Explores how young people from communities targeted in the War on Terror engage with the “political,” even while they are under constant scrutiny and surveillance
Since the attacks of 9/11, the banner of national security has led to intense monitoring of the politics of Muslim and Arab Americans. Young people from these communities have come of age in a time when the question of political engagement is both urgent and fraught.
In The 9/11 Generation, Sunaina Marr Maira uses extensive ethnography to understand the meaning of political subjecthood and mobilization for Arab, South Asian, and Afghan American youth. Maira explores how young people from communities targeted in the War on Terror engage with the “political,” forging coalitions based on new racial and ethnic categories, even while they are under constant scrutiny and surveillance, and organizing around notions of civil rights and human rights. The 9/11 Generation explores the possibilities and pitfalls of rights-based organizing at a moment when the vocabulary of rights and democracy has been used to justify imperial interventions, such as the U.S. wars in Iraq and Afghanistan. Maira further reconsiders political solidarity in cross-racial and interfaith alliances at a time when U.S. nationalism is understood as not just multicultural but also post-racial. Throughout, she weaves stories of post-9/11 youth activism through key debates about neoliberal democracy, the “radicalization” of Muslim youth, gender, and humanitarianism.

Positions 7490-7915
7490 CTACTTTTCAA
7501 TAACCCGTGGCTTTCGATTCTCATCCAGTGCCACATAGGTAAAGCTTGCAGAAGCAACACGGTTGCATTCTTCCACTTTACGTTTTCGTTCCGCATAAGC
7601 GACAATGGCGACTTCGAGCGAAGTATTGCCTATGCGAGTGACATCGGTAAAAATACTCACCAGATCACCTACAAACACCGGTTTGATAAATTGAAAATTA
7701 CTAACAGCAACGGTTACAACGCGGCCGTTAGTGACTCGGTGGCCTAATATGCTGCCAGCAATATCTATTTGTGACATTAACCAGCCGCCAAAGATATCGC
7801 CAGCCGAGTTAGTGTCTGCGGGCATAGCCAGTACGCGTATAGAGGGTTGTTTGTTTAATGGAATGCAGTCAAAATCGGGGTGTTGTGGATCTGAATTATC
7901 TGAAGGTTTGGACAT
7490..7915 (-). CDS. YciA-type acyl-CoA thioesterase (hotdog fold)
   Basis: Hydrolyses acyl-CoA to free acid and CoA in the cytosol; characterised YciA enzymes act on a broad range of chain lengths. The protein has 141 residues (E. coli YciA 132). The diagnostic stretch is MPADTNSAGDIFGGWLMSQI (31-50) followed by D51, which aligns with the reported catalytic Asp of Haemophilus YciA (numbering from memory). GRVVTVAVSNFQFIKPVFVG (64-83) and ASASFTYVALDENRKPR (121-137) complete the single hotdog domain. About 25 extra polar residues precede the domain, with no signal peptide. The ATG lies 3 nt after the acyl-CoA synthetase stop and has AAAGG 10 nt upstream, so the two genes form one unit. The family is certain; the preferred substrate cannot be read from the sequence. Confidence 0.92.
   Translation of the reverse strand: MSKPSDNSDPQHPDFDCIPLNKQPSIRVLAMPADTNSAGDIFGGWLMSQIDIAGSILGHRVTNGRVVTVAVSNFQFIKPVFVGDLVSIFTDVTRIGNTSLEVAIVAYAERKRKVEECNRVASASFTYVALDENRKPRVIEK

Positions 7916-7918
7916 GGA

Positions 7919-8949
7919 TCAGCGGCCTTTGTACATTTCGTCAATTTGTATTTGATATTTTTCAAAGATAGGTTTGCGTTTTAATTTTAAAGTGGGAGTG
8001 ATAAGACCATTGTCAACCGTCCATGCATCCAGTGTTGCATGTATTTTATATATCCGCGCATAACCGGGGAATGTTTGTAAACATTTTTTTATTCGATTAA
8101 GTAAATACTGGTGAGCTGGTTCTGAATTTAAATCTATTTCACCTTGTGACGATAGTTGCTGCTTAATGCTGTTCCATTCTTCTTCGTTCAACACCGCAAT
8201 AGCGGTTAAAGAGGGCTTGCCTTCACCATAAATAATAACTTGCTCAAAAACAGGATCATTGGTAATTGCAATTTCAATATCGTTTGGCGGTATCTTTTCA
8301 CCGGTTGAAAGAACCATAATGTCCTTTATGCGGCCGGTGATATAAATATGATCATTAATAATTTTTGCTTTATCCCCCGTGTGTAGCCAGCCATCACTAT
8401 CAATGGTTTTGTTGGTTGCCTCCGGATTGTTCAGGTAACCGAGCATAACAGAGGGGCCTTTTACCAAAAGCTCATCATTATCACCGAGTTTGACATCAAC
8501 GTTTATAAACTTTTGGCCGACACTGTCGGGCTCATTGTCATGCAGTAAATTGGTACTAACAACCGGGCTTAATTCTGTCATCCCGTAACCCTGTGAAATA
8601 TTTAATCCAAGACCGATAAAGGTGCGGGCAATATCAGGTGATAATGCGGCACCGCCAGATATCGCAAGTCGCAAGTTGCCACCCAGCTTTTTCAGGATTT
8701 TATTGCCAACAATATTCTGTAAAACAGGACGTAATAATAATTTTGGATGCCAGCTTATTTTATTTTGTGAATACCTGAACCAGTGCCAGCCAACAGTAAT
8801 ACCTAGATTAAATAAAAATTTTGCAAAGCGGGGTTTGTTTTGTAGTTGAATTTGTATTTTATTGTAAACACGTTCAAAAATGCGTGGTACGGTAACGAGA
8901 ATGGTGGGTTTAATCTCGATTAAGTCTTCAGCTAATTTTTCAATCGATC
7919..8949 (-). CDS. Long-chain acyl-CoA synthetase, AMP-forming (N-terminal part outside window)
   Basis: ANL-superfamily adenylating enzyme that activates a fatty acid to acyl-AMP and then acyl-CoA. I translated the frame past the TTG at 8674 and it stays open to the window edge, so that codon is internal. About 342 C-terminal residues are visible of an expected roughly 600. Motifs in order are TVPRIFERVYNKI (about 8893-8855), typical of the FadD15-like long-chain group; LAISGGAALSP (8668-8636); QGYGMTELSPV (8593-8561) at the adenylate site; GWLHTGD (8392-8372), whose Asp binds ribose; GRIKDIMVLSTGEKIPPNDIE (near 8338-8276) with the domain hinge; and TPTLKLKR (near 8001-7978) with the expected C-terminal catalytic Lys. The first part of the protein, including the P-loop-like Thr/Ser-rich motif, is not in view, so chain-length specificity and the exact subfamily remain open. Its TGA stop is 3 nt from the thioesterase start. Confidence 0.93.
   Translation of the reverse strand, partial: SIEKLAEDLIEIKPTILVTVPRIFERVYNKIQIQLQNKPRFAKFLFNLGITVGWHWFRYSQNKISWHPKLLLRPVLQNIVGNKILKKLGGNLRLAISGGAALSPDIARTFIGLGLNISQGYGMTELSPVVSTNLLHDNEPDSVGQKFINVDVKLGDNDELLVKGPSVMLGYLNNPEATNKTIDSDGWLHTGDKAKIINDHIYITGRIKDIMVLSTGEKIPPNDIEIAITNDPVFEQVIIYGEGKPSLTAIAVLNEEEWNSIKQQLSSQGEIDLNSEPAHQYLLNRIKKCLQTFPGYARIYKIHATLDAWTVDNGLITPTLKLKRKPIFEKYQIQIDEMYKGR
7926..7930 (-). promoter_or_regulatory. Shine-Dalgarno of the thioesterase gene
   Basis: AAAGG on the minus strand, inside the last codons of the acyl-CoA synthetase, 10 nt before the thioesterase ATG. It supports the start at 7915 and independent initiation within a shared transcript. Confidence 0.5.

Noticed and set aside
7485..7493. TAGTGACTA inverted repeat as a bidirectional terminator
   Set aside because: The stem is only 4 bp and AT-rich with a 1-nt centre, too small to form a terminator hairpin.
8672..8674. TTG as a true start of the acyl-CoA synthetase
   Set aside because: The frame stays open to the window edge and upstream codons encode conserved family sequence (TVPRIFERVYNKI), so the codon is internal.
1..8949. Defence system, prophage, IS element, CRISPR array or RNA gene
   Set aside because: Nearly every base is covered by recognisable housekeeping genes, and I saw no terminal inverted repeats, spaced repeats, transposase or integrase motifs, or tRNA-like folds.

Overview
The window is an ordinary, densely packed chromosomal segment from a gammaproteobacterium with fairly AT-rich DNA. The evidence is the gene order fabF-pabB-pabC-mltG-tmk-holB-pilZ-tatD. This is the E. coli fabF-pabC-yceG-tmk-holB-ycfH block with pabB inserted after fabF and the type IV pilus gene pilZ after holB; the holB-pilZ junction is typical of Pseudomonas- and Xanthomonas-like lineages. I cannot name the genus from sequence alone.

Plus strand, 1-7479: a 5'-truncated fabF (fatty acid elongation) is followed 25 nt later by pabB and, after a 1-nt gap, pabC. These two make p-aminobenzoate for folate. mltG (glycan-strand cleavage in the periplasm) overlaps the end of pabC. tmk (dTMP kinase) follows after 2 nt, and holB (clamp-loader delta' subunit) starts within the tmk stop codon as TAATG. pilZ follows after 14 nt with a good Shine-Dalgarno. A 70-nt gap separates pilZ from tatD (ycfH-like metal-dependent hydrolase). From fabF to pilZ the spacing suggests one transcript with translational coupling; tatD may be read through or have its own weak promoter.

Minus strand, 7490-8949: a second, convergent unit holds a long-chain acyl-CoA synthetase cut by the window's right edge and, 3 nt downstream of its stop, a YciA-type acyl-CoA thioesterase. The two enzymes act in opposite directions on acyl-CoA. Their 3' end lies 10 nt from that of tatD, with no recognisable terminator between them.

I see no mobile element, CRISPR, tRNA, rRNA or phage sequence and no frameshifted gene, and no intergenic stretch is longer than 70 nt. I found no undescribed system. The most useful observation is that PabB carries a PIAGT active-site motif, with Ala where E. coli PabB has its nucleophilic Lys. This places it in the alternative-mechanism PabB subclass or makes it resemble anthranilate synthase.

""Begins an important inquiry into what America has become. A must read."" ~Choice
"SunainaMarr MairasThe 9/11 Generationis predictably excellent and essentiala book that leads us through the impact of the Global War on Terror on Afghan American, Arab American and South Asian American youth. This is an ethnography with teethgripping and urgent." ~Vijay Prashad,author of Uncle Swami: South Asians in America Today
"Mairas vivid ethnographyThe 9/11 Generationintroduces the political work forged by Muslim and Arab American youth. With their own brand of political organizing, these young people contest the uncomplicated way the categories & Muslim and & youth are framed as dangerous in the post-9/11 era. Through their committed activism that bridges race and faith, a lesson that draws on the civil rights struggle of the last century, they are engaging in a critique of empire and, ultimately, actively finding ways to change the world." ~Junaid Rana,author of Terrifying Muslims: Race and Labor in the South Asian Diaspora